Stakeholders in Scotland

The RECENT project aims to increase the energy knowledge in rural communities, and help them to have more resilient and energy efficient infrastructure capable of handling climate change related risks. It was acknowledged by the Scottish Stakeholders’ that there has been excellent work delivered in the past few years by a range of stakeholders in community renewable energy however,

• It was acknowledged that most of the work in Scotland to date had been focused on electricity within communities so the potential for RECENT to look at heat, energy and private wire use would be of great interest.

• Scottish Water, our National Water Utility has a range of interactions with remote, rural communities, however lacks a national policy for this type of engagement. RECENT is an excellent opportunity to address this

• Benchmarking pilot solutions to gain benefit from the transnational collaboration;

• A knowledge exchange programmes, with workshops, best practice guidelines and templates to improve the stock of organisational knowledge and positive impact on public policy.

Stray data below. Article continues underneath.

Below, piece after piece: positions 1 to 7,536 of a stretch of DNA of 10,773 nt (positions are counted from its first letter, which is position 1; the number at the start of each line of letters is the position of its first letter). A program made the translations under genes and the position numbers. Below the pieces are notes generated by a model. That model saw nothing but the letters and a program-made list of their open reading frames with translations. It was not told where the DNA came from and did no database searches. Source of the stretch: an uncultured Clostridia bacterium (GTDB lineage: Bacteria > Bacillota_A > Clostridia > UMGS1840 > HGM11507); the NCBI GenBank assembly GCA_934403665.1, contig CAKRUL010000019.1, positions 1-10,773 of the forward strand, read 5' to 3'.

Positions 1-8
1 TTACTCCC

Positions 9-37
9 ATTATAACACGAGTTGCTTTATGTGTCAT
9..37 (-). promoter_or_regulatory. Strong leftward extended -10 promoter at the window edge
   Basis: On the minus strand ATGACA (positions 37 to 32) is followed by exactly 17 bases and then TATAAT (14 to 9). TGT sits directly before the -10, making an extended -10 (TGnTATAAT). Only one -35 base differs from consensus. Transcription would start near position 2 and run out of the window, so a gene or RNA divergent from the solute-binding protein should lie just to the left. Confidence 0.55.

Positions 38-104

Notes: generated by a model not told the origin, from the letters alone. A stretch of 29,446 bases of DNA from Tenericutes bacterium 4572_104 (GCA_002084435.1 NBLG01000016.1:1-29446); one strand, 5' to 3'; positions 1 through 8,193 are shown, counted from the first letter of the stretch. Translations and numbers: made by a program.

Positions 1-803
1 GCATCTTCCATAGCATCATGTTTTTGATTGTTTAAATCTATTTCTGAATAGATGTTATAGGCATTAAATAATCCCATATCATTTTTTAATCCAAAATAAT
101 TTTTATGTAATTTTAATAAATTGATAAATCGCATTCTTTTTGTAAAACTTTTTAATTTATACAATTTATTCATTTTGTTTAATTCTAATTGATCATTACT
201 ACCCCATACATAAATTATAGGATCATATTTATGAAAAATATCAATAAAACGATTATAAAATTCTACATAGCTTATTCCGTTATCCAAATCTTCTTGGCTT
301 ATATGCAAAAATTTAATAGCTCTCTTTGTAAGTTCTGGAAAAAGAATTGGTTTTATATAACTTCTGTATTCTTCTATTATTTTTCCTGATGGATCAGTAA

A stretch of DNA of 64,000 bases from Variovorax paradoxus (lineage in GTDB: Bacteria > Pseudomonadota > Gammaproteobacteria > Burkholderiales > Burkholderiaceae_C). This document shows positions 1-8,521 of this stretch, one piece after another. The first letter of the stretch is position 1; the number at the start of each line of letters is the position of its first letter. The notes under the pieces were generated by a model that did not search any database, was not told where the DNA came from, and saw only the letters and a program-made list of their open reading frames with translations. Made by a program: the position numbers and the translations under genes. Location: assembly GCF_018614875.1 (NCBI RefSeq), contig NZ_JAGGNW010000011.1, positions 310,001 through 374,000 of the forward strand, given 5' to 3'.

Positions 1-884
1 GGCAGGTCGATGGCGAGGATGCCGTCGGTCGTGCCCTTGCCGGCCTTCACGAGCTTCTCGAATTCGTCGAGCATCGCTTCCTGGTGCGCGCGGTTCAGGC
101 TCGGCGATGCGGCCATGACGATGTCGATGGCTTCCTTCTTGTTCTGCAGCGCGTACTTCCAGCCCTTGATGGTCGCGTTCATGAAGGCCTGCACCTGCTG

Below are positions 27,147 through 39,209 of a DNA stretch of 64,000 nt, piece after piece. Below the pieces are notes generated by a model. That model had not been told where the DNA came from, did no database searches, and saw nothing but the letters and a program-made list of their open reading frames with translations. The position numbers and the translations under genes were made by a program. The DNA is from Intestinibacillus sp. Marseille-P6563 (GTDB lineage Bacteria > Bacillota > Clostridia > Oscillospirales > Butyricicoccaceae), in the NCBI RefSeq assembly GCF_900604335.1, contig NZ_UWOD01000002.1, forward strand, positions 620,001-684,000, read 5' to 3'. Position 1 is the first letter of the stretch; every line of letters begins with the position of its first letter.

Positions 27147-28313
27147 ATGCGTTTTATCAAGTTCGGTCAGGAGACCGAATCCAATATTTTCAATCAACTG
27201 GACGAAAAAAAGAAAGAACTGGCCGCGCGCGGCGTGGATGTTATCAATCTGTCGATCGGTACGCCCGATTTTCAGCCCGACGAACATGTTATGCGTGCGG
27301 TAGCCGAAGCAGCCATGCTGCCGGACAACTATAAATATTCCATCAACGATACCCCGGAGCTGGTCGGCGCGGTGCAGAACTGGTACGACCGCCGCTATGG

• Contribution to policy and debate on sustainable community energy at regional, national and European levels through the development of a multi-level stakeholder group, interacting nationally and trans-nationally, with the RECENT partners who will act as the secretariat.

Regional Stakeholder Steering Group in Scotland:

Rather than holding an initial Stakeholder Workshop to kick off the project, it was decided that the most effective method of achieving the above objectives would be to create a Scottish Stakeholder Steering Group, which would meet every 6 months throughout the duration of the project.

This group would ensure that the objectives of the project were being met and that there was consistent delivery within Scotland to communities and that any gaps in the current delivery were effectively met through the delivery of the project

Which types of stakeholders participated in the Steering Group meetings -

• Scottish Government – Hydro Nation

• Local Energy Scotland

• Scottish Water

• Highlands and Islands Enterprise

• International Resources and Recycling Institute

Challenges and issues identified by stakeholders

Withdrawal and reduction of renewable energy financial support making it increasingly difficult to make community energy projects financially viable. This results in some key challenges in the RECENT context:

• A requirement to support and develop community resilience related to renewable energy assets in a way that is complementary and adds value to current arrangements

• For communities, acquisition or access to land can be time consuming and presently must be sold at “highest market value”

• Communities finding difficulty in raising the full project finance or to fund the private wire connection to a Scottish Water Asset.